With the conflict of interest so entrenched and drone strikes replacing conventional warfare, it’s hard to imagine how any top-down policy could foster real change. Ultimately, Musavuli says that rather than count on governments and corporations to put peace before profits, the solution lies in the people.

“They need the people in Pakistan [and] Afghanistan who are being bombed day and night by drones to know that those drones would be able to be sending those missiles [into their] community if the western powers did not have access to minerals in the Congo,” he says. “[Minerals] such as uranium, such as cobalt…creating those alliances with people who believe in peace and freedom and human dignity will be a change maker as we continue to support those who are fighting on the ground [in the Congo].”

Indeed, while the struggle begins with democratizing the source of cobalt in the Congo, it won’t prevail without global solidarity. Yet until people realize the interconnectedness of these conflicts, such unity may prove to be its greatest obstacle.

Written by Anya Parampil, Follow me @anyaparampil

Photo by flickr user AK ROCKEFELLER

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How Words Absolve Pillaging and Mass Murder

WordsFlickrKool_SkatkatObama’s election marked a new dawn for hundreds of millions of people, who were looking to an eloquent, constitutional lawyer for “Hope” and “Change” in America. However, it quickly became apparent that Obama had little substance beyond the slogans branded by his campaign.

With a little more than a year left in his presidency, his milquetoast legacy has been embodied by his greatest skill: wordcraft. Obama’s team has continued, if not exacerbated, most Bush era policies, simply rebranding them in order to appease and confuse the public into compliance.

One of the first things his administration did was declare an end to the “War on Terror” that the Bush sociopaths launched worldwide. Turns out, all they wanted to do was stop calling it a “War on Terror,” making clear that any further military involvement abroad would simply be called “Overseas Contingency Operations.”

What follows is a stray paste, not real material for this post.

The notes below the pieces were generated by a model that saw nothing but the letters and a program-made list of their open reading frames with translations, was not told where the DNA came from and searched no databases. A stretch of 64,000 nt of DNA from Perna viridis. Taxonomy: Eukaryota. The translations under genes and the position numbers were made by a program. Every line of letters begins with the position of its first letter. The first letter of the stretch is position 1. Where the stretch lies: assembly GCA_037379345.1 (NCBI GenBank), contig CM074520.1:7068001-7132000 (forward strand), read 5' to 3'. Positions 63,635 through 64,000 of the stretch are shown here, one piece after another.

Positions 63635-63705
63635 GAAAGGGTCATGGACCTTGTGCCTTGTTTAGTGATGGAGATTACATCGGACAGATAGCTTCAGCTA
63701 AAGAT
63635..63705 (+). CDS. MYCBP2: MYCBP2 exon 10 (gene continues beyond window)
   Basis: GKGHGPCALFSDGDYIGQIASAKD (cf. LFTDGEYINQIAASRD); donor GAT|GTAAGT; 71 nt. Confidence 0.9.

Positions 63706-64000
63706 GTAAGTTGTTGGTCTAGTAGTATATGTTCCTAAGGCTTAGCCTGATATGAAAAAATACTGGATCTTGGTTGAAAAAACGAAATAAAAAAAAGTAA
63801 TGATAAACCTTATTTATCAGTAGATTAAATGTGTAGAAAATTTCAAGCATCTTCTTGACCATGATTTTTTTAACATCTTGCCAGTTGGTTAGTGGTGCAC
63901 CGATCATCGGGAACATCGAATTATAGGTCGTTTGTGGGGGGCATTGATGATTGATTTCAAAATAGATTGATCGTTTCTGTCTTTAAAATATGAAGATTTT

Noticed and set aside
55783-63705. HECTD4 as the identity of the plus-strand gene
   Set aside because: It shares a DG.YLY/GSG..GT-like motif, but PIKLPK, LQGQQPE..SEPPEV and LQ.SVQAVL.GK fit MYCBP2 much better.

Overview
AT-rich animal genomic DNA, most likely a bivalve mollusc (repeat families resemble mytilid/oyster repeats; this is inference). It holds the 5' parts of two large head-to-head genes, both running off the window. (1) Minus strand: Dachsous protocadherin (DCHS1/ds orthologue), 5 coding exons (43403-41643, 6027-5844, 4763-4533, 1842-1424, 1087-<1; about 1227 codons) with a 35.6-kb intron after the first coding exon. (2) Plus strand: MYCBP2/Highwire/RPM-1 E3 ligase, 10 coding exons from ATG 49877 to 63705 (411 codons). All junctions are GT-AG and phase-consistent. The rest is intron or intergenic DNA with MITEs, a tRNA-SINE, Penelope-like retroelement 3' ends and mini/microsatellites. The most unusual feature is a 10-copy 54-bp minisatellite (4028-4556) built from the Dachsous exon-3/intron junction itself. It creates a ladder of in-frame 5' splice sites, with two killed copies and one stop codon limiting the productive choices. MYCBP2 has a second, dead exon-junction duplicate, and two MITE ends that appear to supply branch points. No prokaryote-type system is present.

Six years later, and the Nobel Peace Prize winning president has bombing campaigns in seven different countries under his belt. And the casualties of the empire’s plunders? Collateral damage.

There are also new terms for war. When US and NATO bombed the hell out of Libya resulting in the failed state we see today, it wasn’t a war. No, it was merely a “Kinetic Military Action,” according to government officials.

Torture is now “enhanced interrogation techniques”, and the act of kidnapping and exporting torture is simply called “extraordinary rendition”.

Whenever the administration sends predator drones to bomb people around the world, they’re just “surgical strikes” targeting “militants”. However, simply being military aged male constitutes someone as a militant, and according to the Bureau of Investigative Journalism, less than four percent of drone victims in Pakistan are officially listed as al Qaeda.

When Obama’s cabinet dropped the term “enemy combatant”, it was a purely symbolic move to distance itself away from the Bush Guantanamo era. Unfortunately, over 140 men still remain rotting away in the notorious prison despite what they’re now called on paper. And when these prisoners go on a hunger strike, it’s now called a “long term non-religious fast”.

As journalist Glenn Greenwald reminds us, altering the names of policies doesn’t change the fact that they’re still happening:

“The Obama administration…makes only the most cosmetic and inconsequential changes – designed to generate headlines misleadingly depicting a significant reversal – while, in fact, retaining the crux of Bush’s extremist detention theory.”

Obviously this rebranding tactic wasn’t invented by Obama’s PR team.